What are LoRaWAN networks and how are they useful in the water cycle?

LoRaWAN networks are becoming a viable alternative thanks to their efficient, low-cost connections and their versatility in numerous water cycle applications, centering on monitoring as the key to greater efficiency.

Digital transformation is the biggest challenge facing all water utilities, requiring the right technology to address the main issue of data transfer and analysis.

In this sense, LoRaWAN networks are a technological ally capable of providing the right backup thanks to their comprehensive, flexible coverage and low energy consumption. This significantly decreases costs and provides a better return on investment. In addition, they are reliable assets thanks to excellent service levels.

What are LoRaWAN networks?

The name LoRaWAN includes one of these networks’ main characteristics, with the first part being an acronym of Long Range. In this sense, LoRaWAN networks are long-range, low-power protocols whose purpose is to connect things on the Internet.

However, in most cases, when we talk about this topic, we tend to think of 2G, 3G, 4G, 5G, WiFi or Bluetooth. However, LoRaWAN networks are characterized not only by their long range, estimated at over 15 kilometers, but also by their low power consumption and the fact that they are one of the most widely used networks for data transfer in Europe. However, this low-frequency network does not support the transmission of large amounts of data.

As such, LoRaWAN networks are characterized by:

  • Their versatility: LoRaWAN networks are adaptable and can be relied upon for many business activities, beyond their initial intended use.
  • Their “vertical” scalability, thanks to which several devices can be connected to the network according to the needs of the municipality and the customer.
  • Their coverage range of over 15 kilometers.
  • The secure nature of their communications, thanks to triple encryption.
  • Low battery consumption lasting between five and twelve years.
  • The costs derived from their connectivity are lower than those of other protocols because they do not use licensed frequencies.
  • Installation is simple, requiring no infrastructure or wiring.
  • Their accuracy is not affected by indoor or outdoor locations.

Considering the advantages they offer, it is not surprising that some water utilities are beginning to implement this type of network to improve communication between their nodes, enhancing customer service and management efficiency. In fact, LoRaWANs are widely used in Europe.

Five applications for LoRaWANs in the water cycle

LoRaWAN networks’ characteristics can be very useful in various applications in the water cycle to improve management and customer service. The following five examples show how LoRaWANs can help water utilities:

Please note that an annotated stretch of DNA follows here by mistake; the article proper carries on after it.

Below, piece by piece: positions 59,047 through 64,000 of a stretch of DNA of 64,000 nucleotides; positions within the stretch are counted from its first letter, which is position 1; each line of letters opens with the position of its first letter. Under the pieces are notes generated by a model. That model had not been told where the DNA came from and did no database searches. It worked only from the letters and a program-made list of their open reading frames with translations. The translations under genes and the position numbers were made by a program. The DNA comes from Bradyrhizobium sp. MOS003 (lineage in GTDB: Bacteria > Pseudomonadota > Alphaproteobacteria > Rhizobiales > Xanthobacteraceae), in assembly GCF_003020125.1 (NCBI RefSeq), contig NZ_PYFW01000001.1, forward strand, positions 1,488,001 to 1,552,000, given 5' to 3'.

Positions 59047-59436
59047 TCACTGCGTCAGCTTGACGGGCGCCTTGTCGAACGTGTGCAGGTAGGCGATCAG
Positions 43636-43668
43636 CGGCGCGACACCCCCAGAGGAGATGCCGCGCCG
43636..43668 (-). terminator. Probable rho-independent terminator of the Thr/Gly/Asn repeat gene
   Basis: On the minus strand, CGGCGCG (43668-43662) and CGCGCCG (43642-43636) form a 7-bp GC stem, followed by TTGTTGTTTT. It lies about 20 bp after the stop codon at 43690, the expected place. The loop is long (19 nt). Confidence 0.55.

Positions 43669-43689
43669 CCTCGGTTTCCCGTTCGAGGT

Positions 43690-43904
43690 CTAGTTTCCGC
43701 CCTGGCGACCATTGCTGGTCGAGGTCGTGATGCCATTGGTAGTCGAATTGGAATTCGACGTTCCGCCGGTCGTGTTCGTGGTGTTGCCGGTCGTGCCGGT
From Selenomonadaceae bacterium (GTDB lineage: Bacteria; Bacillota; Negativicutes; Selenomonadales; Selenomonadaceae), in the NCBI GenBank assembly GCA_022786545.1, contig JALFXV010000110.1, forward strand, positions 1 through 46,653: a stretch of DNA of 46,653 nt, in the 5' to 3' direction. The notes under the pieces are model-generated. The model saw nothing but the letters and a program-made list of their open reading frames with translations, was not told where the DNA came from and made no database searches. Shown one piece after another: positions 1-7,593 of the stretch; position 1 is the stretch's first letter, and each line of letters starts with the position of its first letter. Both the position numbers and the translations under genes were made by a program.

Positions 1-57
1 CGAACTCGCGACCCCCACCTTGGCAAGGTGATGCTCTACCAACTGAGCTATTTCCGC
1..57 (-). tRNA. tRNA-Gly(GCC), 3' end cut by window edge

1.Smart irrigation

Real-time moisture information can be obtained thanks to sensor interconnection, improving the irrigation cycle, and reducing the water footprint.

2.Asset and infrastructure monitoring

They can provide information on the status of utilities’ assets, shortening response times in case of possible failures.

3.Leak detection

As in the previous case, the sensor system implemented using LoRaWANs detects leaks in the network, thereby reducing the non-revenue water ratio.

4.Monitoring of extreme events

Data cross-referencing, together with historical records, helps to predict possible extreme events such as floods, meaning preventive measures can be taken

5.Water resource management

The installation of LoRaWAN sensors gives utilities information about their water footprint and enables them to improve their resource management to reduce their water footprint and their costs.

Case study: CELLNEX at Global Omnium

LoRaWAN networks send information to utilities to help them achieve their objectives. However, technological solutions are required to process and standardize this data. GoAigua, the intelligent platform that unifies information processes, since it is agnostic, reads LoRaWAN data, providing its clients with a holistic process overview.

In this sense, CELLNEX, a wireless telecommunications infrastructure and services company, was chosen by Global Omnium to improve water metering. Global Omnium’s clients were looking for scalable, reliable, cost-effective solutions to remotely monitor water consumption in a multi-municipal environment. The aim was to connect the different metering devices and transfer data, as essential elements to improve their activities and the quality of the service provided to citizens.

CELLNEX provided a scalable, easy-to-deploy LoRaWAN network infrastructure, which adapts to the customer’s connectivity requirements, and to the backend server to manage connectivity.

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